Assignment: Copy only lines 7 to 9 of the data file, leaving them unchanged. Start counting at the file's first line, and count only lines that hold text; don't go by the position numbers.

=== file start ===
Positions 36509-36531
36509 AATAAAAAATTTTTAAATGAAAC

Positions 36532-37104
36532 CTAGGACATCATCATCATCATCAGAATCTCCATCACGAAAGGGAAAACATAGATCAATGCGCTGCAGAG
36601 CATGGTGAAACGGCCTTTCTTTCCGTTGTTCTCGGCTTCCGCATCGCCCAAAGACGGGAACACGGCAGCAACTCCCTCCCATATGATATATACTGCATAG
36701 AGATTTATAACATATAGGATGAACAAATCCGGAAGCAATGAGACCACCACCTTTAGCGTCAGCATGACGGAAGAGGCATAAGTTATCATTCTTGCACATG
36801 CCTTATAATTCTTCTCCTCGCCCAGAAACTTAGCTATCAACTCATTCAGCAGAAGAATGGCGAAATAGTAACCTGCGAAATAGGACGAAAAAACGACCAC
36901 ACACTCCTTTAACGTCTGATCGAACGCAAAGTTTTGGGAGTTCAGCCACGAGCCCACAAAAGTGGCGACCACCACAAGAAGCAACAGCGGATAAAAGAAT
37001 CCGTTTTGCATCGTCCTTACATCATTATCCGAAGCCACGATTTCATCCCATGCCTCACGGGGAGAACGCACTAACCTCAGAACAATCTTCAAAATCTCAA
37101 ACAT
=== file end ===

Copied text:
36801 CCTTATAATTCTTCTCCTCGCCCAGAAACTTAGCTATCAACTCATTCAGCAGAAGAATGGCGAAATAGTAACCTGCGAAATAGGACGAAAAAACGACCAC
36901 ACACTCCTTTAACGTCTGATCGAACGCAAAGTTTTGGGAGTTCAGCCACGAGCCCACAAAAGTGGCGACCACCACAAGAAGCAACAGCGGATAAAAGAAT
37001 CCGTTTTGCATCGTCCTTACATCATTATCCGAAGCCACGATTTCATCCCATGCCTCACGGGGAGAACGCACTAACCTCAGAACAATCTTCAAAATCTCAA